We use the *x*_{1} variable, corresponding to voltage *V*_{1} across capacitor *C*_{1} for thresholding. In the experiment, we implement minimal thresholding (shown in the dotted box in figure 8). Instead of demanding that the *x*_{1} variable be reset to *E* if it exceeds *E* we only demand this in equation (3.2). This has very easy implementation, as it avoids modifying the value of *x*_{1} in the nonlinear element *g*(*x*_{1}), which is harder to do. So then all we need to do is to implement instead of equation (3.2), when , and there is no controlling action if . In the circuit, the voltage *V*_{T} corresponds to *E* (Murali *et al.* 2003).

The schematic for the dynamic NOR/NAND gate implementation is depicted in figure 7. The actual circuit implementation of the dynamic NOR/NAND gate module based on Chua's circuit is shown in figure 8.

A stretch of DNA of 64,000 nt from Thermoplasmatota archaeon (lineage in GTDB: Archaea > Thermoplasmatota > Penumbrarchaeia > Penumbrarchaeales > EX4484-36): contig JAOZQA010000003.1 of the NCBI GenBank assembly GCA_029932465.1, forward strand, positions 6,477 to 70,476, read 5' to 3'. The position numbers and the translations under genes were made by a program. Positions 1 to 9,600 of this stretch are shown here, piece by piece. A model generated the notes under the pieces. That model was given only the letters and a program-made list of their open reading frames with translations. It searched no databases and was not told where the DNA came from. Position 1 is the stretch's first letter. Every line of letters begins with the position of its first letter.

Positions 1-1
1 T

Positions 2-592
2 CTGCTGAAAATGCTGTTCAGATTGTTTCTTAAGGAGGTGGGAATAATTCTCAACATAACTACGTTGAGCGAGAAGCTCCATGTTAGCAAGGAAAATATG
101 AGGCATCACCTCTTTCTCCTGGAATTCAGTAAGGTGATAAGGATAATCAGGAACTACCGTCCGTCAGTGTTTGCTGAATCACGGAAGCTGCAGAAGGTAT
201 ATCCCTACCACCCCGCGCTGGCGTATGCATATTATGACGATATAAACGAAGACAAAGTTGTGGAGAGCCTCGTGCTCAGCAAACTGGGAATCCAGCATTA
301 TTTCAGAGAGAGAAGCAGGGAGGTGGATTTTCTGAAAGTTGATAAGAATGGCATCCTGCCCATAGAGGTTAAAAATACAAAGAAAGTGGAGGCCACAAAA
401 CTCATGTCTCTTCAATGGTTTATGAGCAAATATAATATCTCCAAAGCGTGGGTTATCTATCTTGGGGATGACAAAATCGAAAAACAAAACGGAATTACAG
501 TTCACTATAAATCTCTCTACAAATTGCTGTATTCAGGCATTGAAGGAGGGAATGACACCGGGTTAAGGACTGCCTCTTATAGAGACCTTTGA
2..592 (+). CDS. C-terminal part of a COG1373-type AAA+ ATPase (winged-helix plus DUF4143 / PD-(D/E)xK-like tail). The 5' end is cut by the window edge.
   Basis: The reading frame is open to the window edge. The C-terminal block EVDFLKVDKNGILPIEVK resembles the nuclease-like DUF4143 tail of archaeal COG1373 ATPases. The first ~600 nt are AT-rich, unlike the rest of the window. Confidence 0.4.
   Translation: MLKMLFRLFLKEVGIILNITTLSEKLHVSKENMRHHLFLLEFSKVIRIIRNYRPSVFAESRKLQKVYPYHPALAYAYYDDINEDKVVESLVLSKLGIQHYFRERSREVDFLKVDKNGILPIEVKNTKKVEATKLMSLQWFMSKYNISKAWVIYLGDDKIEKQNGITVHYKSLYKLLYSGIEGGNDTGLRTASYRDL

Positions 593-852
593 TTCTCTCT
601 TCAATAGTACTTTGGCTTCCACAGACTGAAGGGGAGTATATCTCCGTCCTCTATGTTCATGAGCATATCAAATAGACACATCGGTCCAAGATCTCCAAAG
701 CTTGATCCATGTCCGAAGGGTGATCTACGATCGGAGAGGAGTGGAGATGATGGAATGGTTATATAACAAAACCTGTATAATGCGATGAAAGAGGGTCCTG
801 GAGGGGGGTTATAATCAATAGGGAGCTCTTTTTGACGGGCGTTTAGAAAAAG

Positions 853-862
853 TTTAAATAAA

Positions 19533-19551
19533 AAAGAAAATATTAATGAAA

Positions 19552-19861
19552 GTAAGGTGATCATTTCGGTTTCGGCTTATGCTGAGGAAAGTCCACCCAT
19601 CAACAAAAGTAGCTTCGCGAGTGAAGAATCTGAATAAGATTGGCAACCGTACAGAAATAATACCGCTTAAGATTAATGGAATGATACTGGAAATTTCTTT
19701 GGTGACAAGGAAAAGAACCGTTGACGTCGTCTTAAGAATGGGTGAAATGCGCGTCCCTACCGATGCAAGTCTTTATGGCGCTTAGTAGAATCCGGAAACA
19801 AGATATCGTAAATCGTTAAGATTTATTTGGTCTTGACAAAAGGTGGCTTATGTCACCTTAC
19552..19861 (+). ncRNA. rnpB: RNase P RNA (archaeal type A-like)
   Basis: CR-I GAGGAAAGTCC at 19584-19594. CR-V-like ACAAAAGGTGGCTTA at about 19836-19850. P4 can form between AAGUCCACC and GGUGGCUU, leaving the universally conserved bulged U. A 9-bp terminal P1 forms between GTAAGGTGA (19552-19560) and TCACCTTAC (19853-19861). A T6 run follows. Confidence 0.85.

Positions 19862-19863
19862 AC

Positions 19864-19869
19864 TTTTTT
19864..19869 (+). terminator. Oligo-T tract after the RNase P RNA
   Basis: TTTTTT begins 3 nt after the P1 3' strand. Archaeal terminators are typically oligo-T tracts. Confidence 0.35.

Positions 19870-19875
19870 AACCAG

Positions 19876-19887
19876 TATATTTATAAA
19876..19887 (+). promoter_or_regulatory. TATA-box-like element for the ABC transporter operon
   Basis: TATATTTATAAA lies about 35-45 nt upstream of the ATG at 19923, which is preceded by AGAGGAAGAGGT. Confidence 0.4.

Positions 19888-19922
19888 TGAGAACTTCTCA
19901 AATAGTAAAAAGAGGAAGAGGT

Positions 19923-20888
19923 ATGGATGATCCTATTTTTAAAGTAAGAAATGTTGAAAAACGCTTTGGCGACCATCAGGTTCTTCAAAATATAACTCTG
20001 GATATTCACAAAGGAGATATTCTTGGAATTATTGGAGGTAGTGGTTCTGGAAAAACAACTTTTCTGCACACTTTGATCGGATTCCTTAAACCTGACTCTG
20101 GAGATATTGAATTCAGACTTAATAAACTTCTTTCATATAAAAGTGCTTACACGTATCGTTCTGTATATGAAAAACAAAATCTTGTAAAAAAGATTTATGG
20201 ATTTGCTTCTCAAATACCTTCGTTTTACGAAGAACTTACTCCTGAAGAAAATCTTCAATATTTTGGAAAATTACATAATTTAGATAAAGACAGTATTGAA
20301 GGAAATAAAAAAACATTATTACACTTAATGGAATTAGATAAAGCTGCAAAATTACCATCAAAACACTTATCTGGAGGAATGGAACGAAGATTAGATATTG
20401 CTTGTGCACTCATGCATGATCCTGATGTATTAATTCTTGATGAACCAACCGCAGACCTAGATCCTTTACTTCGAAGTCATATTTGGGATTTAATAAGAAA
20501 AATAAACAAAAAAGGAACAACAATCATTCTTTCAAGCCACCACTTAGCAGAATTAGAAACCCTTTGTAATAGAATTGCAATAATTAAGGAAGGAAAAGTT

In the representative example shown in figure 9, *V*_{in}=2 V. The NOR gate is realized around *V*_{C}=0 V. At this value of control signal, we have the following: for input (0, 0) the threshold level *E*=0, which yields *V*_{0}∼2 V; for inputs (1, 0) or (0, 1) the threshold level *E*=2 V, which yields *V*_{0}∼0 V; and for input (1, 1) the threshold level *E*=4 V, which yields that *V*_{0}=0 as the threshold is beyond the bounds of the chaotic attractor (see figure 9 for timing sequences). The NAND gate is realized around *V*_{C}=−2 V. The control signal yields the following: for input (0, 0) the threshold level *E*=−2 V, which yields *V*_{0}∼2 V; for inputs (1, 0) or (0, 1) the threshold level *E*=2 V, which yields *V*_{0}∼2 V; and for input (1, 1) the threshold level *E*=4 V, which yields *V*_{0}=0 (see figure 9 for timing sequences).

## 4. Ongoing VLSI implementation